Your toughness, single-mindedness and take no prisoners attitude helped you become a successful leader, but now, just when it all should be coming together, something is wrong.

In meetings, your staff claims everything is on track, yet you keep getting blindsided by crises. Why didn’t your staff come to you before the problems escalated?

When you talk with employees, they avoid eye contact and skitter away as soon as possible. When you ask a question, no one wants to answer. You may yell and threaten occasionally — all right, frequently, but feel that’s what it takes to get people to act.

You’re frustrated because nobody gets your vision or works as intensely as you do. It doesn’t help that people on staff keep quitting. You’d think that by now the hiring managers would know how to hire the right people. But, come to think of it, many of the people who work for you are idiots — and you don’t mind letting them know.

Sure, you may be a demanding boss, but isn’t that required in today’s tough and competitive market?

Maybe. But maybe not.

Most bully-bosses don’t recognize that their behavior has labeled them the boss from hell. But when you create an intimidating, disrespectful and degrading atmosphere in the office, the reality is yes; you are a bully.
In the workplace, a bully looks different from the pubescent version that steals kids’ lunch money and is constantly getting in trouble. Take Ted for example. A successful entrepreneur, he’s been a go-getter all of his life. He knows how to achieve goals, whether it is envisioning and creating a brilliant startup or inspiring a group of investors to get involved. He’s always had a huge ego, but his accomplishments made it easy to excuse his behavior as “Ted just being Ted.” But now that the business has grown and more people are onboard, Ted’s leadership is truly problematic. He doesn’t listen to his staff when they want to share ideas. Instead, he belittles them. He may yell or berate them if they make a mistake, or he may be more subtle, using sarcasm, condescension or exclusion to get his disapproval across. In any case, it is effective in the moment, however, employees no longer try to share ideas, concerns or problems with him and eventually, valuable employees either shut down or quit.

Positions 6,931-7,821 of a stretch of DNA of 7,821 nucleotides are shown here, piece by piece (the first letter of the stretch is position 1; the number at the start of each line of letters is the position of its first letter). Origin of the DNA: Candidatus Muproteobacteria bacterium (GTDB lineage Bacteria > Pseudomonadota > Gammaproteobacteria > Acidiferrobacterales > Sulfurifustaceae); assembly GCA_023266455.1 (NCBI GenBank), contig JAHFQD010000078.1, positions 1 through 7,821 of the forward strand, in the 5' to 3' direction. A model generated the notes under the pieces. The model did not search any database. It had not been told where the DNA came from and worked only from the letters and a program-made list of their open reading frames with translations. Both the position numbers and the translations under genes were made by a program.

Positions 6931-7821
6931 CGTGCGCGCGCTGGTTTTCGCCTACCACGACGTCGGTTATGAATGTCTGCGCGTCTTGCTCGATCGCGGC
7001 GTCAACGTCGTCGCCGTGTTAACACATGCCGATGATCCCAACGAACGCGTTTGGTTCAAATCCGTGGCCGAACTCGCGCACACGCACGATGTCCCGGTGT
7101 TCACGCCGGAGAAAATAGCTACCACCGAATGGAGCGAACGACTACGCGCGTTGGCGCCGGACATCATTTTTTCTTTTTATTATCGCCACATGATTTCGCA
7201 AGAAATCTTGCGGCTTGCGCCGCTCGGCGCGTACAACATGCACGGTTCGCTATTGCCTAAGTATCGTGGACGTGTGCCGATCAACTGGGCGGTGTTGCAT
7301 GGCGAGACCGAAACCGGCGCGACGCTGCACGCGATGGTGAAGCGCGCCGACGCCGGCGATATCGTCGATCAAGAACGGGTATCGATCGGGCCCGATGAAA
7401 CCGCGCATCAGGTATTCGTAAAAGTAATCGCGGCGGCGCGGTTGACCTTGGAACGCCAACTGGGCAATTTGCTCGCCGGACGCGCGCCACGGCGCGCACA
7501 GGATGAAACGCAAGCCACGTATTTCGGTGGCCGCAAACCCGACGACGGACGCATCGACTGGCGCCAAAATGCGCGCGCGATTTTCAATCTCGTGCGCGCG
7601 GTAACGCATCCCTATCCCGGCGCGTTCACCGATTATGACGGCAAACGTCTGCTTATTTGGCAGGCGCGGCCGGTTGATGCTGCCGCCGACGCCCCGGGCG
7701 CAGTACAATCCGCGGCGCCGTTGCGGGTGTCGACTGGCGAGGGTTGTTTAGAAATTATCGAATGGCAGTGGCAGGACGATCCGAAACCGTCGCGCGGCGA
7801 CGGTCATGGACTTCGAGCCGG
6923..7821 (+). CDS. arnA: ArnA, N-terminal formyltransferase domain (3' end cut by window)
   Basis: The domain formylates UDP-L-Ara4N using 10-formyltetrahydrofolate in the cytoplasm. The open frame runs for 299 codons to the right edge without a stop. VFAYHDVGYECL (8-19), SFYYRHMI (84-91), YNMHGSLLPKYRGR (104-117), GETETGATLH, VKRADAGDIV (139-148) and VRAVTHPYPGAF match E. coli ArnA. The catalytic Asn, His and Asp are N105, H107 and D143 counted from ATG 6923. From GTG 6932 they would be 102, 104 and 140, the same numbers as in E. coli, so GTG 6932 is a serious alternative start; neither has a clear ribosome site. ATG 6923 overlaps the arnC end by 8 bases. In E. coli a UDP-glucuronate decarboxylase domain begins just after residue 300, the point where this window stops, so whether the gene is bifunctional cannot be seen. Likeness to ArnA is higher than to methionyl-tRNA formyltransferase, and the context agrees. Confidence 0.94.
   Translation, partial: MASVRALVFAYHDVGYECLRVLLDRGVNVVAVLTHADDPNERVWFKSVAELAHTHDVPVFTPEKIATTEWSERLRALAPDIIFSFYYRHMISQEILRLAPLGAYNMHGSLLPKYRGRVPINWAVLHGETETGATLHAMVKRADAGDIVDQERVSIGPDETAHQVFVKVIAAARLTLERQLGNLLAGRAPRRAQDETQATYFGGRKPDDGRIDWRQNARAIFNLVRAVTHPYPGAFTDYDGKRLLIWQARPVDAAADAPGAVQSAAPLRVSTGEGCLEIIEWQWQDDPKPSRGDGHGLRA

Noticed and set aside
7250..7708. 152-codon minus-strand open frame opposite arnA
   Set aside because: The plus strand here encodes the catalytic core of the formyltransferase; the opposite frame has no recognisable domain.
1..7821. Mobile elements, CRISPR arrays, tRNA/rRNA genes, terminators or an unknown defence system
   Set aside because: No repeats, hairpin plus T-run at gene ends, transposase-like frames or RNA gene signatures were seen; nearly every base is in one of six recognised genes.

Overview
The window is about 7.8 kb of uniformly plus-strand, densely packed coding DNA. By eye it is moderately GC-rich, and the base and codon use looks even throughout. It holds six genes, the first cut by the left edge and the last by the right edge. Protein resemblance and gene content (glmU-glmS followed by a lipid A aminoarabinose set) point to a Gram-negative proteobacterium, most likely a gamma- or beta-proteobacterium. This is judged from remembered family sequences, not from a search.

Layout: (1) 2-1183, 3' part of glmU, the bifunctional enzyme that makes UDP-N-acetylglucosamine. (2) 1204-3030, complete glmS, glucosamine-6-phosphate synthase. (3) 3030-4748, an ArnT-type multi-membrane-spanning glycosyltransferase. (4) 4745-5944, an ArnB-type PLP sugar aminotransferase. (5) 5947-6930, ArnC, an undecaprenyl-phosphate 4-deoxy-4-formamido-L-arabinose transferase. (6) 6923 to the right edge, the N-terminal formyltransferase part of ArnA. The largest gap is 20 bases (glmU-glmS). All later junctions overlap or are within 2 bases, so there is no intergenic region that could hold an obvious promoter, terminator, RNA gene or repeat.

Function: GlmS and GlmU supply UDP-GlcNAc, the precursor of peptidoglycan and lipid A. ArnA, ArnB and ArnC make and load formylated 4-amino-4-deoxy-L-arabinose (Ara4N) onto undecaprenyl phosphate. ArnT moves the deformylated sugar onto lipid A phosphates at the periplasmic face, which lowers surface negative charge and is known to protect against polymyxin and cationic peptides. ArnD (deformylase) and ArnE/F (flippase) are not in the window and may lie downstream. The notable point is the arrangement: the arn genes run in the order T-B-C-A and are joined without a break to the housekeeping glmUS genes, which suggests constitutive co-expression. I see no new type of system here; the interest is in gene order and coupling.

This is not an extreme case. According to the Workplace Bullying Institute, 72% of bullies are bosses. That tough, uncompromising, bulldozer approach that garnered initial success doesn’t work as the business grows and requires higher level management skills like building teams, infusing passion and creating collaboration.

In fact, that bullying atmosphere won’t just keep a company from growing; it can lead to its downfall.

Bullying causes increased physical and emotional stress on employees — leading to illness, absenteeism, decreased productivity and employee turnover. That affects employee morale and your overall culture. Chances are, if you show that bullying behavior is acceptable, other people are probably doing it in other areas of the organization. That means you have a culture where the people who should be the cornerstones of your organization are afraid to come to you.

Instead of taking the chance that you’ll berate them about a problem, they’ll attempt to handle it themselves, only coming to you when it is clearly out of hand. Instead of coming to you with innovative ideas, they will quit and go to the competition. Still others will stay and be minimally productive since they are not invested in the vision at all.

Looking at the Man (or Woman) in the Mirror
Whether you’re a full-fledged bully or a sometimes pain in the butt, it doesn’t hurt to take a look at how your behavior is affecting your workplace.
· Examine at your own actions: Do you treat employees with respect — whether or not you think they’ve earned it? Do you treat all employees fairly or are you tougher on some? Do you threaten, berate, degrade or intimidate anyone on your staff?
· Take a look at the results: Do employees come to you with problems, or do they avoid you? Are they willing to debate ideas with you, or do they become “yes” men as soon as you’ve made your position clear? Does the room become deadly quiet as soon as you’ve spoken? After a verbal exchange with you, do your employees look motivated and encouraged or diminished and defeated?
· Check with others: Ask a mentor, a co-worker, HR or a counterpart in a different company for feedback on your behavior.

Bullying, even occasionally, is a deep-seated habit, but it can be unlearned, usually through therapy and behavior modification. Recognizing that you may be a bully is the first step.